The server itself runs a Microsoft Exchange 2010[32][33] server with access to emails over the internet being delivered by Outlook Web App. The web page is secured with a TLS certificate to allow information to be transmitted securely when using the website. However, for the first two months of its use – January 2009 through March 29, 2009 – the web page was reportedly not secured with a TLS certificate, meaning that information transmitted using the service was unencrypted and may have been liable to interception.[16]

    Initial awareness[edit]

    As early as 2009, officials with the National Archives and Records Administration (NARA) expressed concerns over possible violations of normal federal government record-keeping procedures at the State Department under then-Secretary Clinton.[34]

    In December 2012, near the end of Clinton's tenure as Secretary of State, a nonprofit group called Citizens for Responsibility and Ethics in Washington, or CREW, filed a FOIA request seeking records about her email. CREW received a response in May 2013: "no records responsive to your request were located."[16] Emails sent to Clinton's private clintonemail.com address were first discovered in March 2013, when a hacker named "Guccifer" widely distributed emails sent to Clinton from Sidney Blumenthal, which Guccifer obtained by illegally accessing Blumenthal's email account.[35][36][37] The emails dealt with the 2012 Benghazi attack and other issues in Libya and revealed the existence of her clintonemail.com address.[35][36][37]

    Blumenthal did not have a security clearance when he received material from Clinton that has since been characterized as classified by the State Department.[38][39]

    In the summer of 2014, lawyers from the State Department noticed a number of emails from Clinton's personal account, while reviewing documents requested by the House Select Committee on Benghazi. A request by the State Department for additional emails led to negotiations with her lawyers and advisors. In October, the State Department sent letters to Clinton and all previous Secretaries of State back to Madeleine Albright requesting emails and documents related to their work while in office. On December 5, 2014, Clinton lawyers delivered 12 file boxes filled with printed paper containing more than 30,000 emails. Clinton withheld almost 32,000 emails deemed to be of a personal nature.[16] Datto, Inc., which provided data backup service for Clinton's email, agreed to give the FBI the hardware that stored the backups.[40]

    As of May 2016, no answer had been provided to the public as to whether 31,000 emails deleted by Hillary Clinton as personal have been or could be recovered.[41]

    A March 2, 2015 New York Times article broke the story that the Benghazi panel had discovered that Clinton exclusively used her own private email server rather than a government-issued one throughout her time as Secretary of State, and that her aides took no action to preserve emails sent or received from her personal accounts as required by law.[42][43][44] At that point, Clinton announced that she had asked the State Department to release her emails.[45] Some in the media labeled the controversy "emailgate."[46][47][48]

    Use of private server for government business[edit]

    According to Clinton's spokesperson Nick Merrill, a number of government officials have used private email accounts for official business, including secretaries of state before Clinton,but none have set up their own private domain to house their private email account.[49]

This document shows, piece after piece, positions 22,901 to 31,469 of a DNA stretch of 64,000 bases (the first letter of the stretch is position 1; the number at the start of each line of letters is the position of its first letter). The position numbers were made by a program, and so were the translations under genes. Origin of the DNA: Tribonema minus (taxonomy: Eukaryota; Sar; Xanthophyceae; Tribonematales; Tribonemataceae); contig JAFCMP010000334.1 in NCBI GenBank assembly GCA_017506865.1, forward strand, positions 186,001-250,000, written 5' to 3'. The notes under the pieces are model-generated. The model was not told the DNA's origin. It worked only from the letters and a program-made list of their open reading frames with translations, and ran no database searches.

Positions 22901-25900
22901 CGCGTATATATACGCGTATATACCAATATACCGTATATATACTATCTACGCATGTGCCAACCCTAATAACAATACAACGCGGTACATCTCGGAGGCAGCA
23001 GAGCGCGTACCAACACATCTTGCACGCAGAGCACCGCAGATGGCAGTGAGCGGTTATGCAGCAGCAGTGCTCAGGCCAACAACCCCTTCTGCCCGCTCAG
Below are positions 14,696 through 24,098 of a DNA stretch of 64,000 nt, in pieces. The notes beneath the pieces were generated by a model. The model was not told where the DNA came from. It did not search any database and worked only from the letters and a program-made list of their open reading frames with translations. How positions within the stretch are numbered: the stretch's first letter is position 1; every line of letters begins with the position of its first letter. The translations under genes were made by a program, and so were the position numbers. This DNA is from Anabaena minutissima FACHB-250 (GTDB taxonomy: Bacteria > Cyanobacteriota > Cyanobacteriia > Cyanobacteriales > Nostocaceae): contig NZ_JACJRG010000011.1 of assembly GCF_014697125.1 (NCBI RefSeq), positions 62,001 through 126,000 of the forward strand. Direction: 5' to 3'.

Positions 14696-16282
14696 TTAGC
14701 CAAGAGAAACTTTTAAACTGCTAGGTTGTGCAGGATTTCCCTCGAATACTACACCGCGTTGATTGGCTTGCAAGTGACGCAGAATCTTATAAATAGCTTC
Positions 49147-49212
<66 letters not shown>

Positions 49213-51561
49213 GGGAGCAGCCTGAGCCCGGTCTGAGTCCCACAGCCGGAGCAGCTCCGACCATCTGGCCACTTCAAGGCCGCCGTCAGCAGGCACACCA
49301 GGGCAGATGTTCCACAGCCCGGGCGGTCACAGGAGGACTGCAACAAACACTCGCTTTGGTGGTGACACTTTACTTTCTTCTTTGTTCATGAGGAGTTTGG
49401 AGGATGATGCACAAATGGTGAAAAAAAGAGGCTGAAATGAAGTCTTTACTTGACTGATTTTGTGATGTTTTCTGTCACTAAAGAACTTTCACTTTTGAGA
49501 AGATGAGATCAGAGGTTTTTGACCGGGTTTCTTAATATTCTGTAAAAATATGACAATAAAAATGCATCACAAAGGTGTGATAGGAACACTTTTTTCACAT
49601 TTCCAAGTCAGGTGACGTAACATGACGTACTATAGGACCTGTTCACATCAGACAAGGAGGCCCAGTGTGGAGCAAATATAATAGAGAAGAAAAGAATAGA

State Department spokesperson Marie Harf said that: "For some historical context, Secretary Kerry is the first secretary of state to rely primarily on a state.gov email account."[42] John Wonderlich, a transparency advocate with the Sunlight Foundation, observed while many government officials used private email accounts, their use of private email servers was much rarer.[50] A notable exception was during the Bush administration, when dozens of senior White House officials conducted government business via approximately 22 million emails using accounts they had on a server owned by the Republican National Committee.[51]

    Dan Metcalfe, a former head of the Justice Department's Office of Information and Privacy, said this gave her even tighter control over her emails by not involving a third party such as Google and helped prevent their disclosure by Congressional subpoena. He added: "She managed successfully to insulate her official emails, categorically, from the FOIA, both during her tenure at State and long after her departure from it—perhaps forever," making it "a blatant circumvention of the FOIA by someone who unquestionably knows better."[42][52]

    According to Harf, use by government officials of personal email for government business is permissible under the Federal Records Act, so long as relevant official communications, including all work-related emails, are preserved by the agency. The Act (which was amended in late 2014 after Clinton left office to require that personal emails be transferred to government servers within 20 days) requires agencies to retain all official communications, including all work-related emails, and stipulates that government employees cannot destroy or remove relevant records.[42] NARA regulations dictate how records should be created and maintained, require that they must be maintained "by the agency" and "readily found," and that the records must "make possible a proper scrutiny by the Congress."[42] Section 1924 of Title 18 of the United States Code addresses the deletion and retention of classified documents, under which "knowingly" removing or housing classified information at an "unauthorized location" is subject to a fine, or up to a year in prison.[42]